Although this regulation applies only to disability insurance claims, a regulation applying to SSI claims contains the same language. See 20 C.F.R. § 416.913(b)(6).

As of the time of the ALJ's decision in this case, the only medical source statement in the record describing how Plaintiff's impairments affected his capacity to perform employment-related tasks (other than the brief notation Dr. Themistocle made regarding Plaintiff's ability to drive and operate machinery) came from consultative examiner Dr. Mescon. It appears that, prior to issuing his decision, the ALJ made no attempt to obtain a more complete medical source statement from Dr. Themistocle, who treated Plaintiff's back conditions and associated pain, or any statements from Plaintiff's primary-care physicians at All Med (Drs. Martin and Rodriguez), who, in addition to treating Plaintiff's back conditions, treated Plaintiff's asthma. To the contrary, it appears that the ALJ placed on Plaintiff's counsel the burden of obtaining such opinions, as well as any additional treatment records that may have been necessary to fill in gaps in the medical record that was available at the time of Plaintiff's hearing. (See R. at 36-37 ("grant[ing] [Plaintiff's counsel] 15 days to request additional records"). While Defendant attempts to cast this in a positive light, noting that the ALJ in fact waited more than two months, rather than 15 days, to issue a decision (Def. Mem., at 8 n.5), it was the ALJ's affirmative duty to request treating source opinions, even though Plaintiff was counseled at the time of the hearing. See Dickson v. Astrue, No. 1:06-CV-0511 NAM/GHL, 2008 WL 4287389, at * 13 (N.D.N.Y. Sept. 17, 2008) (finding that, where the administrative transcript contained only treatment records and consultative reports, and no "statements from . . . treating sources regarding how plaintiff's impairments affect her ability to perform work-related activities," the ALJ had an affirmative duty to "request that plaintiff's treating physicians assess plaintiff's functional capacity"); see also Tankisi, 521 F. App'x at 33 n.1 (noting that the fact that plaintiff was counseled "may explain the absence of a request, [but] it cannot excuse it").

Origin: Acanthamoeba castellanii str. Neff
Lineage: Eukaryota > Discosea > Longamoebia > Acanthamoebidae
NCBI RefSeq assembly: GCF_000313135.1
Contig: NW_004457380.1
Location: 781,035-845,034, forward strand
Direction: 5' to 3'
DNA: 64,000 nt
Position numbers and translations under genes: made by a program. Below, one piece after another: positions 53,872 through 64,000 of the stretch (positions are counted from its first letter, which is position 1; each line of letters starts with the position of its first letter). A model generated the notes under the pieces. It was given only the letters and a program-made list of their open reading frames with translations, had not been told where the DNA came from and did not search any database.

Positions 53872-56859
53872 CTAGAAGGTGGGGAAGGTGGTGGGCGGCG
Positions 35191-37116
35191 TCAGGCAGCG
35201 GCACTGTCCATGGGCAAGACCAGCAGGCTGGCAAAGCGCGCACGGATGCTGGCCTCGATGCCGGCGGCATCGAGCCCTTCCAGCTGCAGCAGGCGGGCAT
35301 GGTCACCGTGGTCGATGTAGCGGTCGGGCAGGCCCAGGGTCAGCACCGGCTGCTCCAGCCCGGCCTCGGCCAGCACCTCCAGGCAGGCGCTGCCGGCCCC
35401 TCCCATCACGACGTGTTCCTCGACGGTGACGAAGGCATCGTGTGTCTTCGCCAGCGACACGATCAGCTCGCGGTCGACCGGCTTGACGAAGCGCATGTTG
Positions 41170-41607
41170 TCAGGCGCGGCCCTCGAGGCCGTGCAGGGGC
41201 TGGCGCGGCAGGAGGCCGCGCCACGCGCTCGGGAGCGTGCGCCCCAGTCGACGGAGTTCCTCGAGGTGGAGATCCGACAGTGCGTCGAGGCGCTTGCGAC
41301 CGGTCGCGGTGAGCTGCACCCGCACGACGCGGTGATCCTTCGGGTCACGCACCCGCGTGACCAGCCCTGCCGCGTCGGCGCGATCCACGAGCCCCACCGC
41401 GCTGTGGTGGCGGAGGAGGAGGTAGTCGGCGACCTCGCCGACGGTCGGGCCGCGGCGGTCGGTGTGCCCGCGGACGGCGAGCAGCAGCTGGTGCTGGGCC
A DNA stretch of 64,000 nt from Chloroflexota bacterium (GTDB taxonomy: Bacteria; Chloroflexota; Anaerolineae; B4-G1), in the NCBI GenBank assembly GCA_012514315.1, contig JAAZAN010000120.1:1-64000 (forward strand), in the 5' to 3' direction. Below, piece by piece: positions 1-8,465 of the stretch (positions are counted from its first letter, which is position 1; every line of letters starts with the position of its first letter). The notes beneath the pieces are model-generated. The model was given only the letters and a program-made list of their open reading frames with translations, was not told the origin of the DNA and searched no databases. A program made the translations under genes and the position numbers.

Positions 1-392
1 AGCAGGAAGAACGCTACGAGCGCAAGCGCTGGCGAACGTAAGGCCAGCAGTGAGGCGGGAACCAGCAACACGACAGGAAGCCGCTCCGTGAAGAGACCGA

Moreover, this is not a case where medical evidence in the record was so extensive that the ALJ's failure to request treating-source opinions was rendered harmless. The record that was before the ALJ at the time of his decision was not so voluminous or detailed as to remove any doubt regarding the work-related effects of Plaintiff's impairments. Indeed, it appears that the record was incomplete in important respects, including with respect to the absence of treatment notes for numerous visits that Plaintiff apparently made to Dr. Themistocle, and which were reflected only in pharmacy prescription records. That lack of completeness is particularly troubling given that, as noted above, the ALJ discounted the significance of Dr. Themistocle's notation regarding any restrictions to Plaintiff's capabilities caused by the use of oxycodone based on the apparently mistaken belief that Plaintiff had not received that medication on an ongoing basis. Additionally, although the record before the ALJ contained at least certain treatment notes associated with Plaintiff's visits to All Med, many of those notes are illegible. (See, e.g., R. at 282-83, 303, 307, 311, 314, 317.)